Short Form-36 Physical Component Summary scores were significantly higher for the investigational patients with a mean score of 48.2 and 45.1 for control patients (P = 0.018). This corresponds to a mean change from the preoperative values of 14.9 for investigational and 12.6 for control patients (P = 0.018) at 120 months.
No new device-related serious adverse events were reported after 4 years for ACDF. The cumulative rate of serious adverse events related to the study device was 4.1% for CDA patients and 4.9% for ACDF patients. In the ACDF group, there was one excessive neck/arm pain, six nonunions (all of which required surgical intervention), and three spinal events (two at cervical adjacent level, one at cervical target level). In the CDA group, there was one reported implant loosening, one malpositioned implant, one excessive neck/arm pain, and five spinal events (all at cervical target level with three of these ultimately involving device removal).
Radiological Outcomes Measures
The mean preoperative ROM was 6.5° for the investigational group and 8.3° for the control group. Mean angular motions at index level for BRYAN disc and ACDF at 120 months were 8.7° and 0.6°, respectively (Figure 5).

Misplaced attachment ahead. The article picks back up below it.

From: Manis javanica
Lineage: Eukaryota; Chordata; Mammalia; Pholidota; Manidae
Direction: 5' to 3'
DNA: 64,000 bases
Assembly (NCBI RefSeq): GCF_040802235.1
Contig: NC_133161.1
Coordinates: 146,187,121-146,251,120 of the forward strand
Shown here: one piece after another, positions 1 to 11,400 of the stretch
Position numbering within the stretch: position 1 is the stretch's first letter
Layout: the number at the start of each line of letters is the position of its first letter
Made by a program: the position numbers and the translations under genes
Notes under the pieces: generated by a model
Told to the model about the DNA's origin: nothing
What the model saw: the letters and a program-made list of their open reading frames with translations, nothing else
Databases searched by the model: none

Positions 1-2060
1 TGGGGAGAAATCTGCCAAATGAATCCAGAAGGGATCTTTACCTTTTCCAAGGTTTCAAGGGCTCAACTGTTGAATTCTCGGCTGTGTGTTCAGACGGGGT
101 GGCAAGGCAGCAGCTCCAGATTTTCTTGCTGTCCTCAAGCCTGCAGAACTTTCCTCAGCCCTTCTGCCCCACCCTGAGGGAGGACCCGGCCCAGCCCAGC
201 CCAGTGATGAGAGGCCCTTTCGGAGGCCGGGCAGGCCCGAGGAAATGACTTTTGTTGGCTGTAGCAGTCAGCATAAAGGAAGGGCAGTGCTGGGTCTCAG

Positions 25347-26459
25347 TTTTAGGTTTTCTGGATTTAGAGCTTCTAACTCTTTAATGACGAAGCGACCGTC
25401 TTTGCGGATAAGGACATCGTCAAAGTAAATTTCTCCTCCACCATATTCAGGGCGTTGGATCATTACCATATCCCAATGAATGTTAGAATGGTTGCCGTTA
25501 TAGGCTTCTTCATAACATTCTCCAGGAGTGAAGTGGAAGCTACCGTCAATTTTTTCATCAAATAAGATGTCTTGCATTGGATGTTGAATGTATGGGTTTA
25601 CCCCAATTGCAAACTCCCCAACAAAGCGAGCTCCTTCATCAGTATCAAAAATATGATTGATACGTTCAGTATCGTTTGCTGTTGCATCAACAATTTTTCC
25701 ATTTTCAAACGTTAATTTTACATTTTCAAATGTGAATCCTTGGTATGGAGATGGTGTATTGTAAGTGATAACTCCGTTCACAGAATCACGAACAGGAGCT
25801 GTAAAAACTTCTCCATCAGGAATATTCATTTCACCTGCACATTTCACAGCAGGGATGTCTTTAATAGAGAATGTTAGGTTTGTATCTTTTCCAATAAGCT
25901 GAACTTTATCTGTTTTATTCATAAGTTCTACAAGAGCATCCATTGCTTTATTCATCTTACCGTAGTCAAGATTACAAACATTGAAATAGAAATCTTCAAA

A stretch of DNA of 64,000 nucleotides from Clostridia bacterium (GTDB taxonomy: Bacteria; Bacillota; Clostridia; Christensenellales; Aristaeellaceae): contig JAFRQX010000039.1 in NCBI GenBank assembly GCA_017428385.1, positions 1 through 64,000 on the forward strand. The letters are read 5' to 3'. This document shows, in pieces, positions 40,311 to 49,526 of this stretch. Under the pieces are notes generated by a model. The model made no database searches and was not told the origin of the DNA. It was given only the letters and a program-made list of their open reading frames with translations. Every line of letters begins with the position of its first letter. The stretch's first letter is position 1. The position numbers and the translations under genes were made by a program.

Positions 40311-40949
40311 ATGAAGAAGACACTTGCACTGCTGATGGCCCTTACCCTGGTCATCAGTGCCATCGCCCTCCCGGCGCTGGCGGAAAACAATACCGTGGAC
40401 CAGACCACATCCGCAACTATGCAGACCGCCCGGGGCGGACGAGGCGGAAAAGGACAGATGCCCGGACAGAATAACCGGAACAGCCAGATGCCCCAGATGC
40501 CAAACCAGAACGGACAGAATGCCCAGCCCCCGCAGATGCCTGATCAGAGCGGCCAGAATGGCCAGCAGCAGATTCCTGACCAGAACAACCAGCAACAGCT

Over the past decade, the BRYAN disc has been compared with ACDF for single-level cervical disc disease as the subject of a multicenter, prospective, randomized investigational device exemption trial. Early postoperative outcomes demonstrated statistically significant better improvement in NDI, VAS arm pain, and neck pain at 12, 24, and 48 months in the CDA group compared with ACDF.20,21 In addition, the SF-36 physical component improvement and the overall success rate were statistically better in the CDA group at 48 months. At 120 months, statistically significant improvements continued in NDI (Figure 2) and overall success. While still favoring CDA at 120 months, the VAS neck and arm pain scores were not statistically different (Figures 3 and 4). This course suggests that the BRYAN disc provides a clinically sound alternative to ACDF with some modest convergence of outcome over a decade. Similar support for clinical superiority of cervical arthroplasty over fusion pervades the literature, although there remains some debate.22–26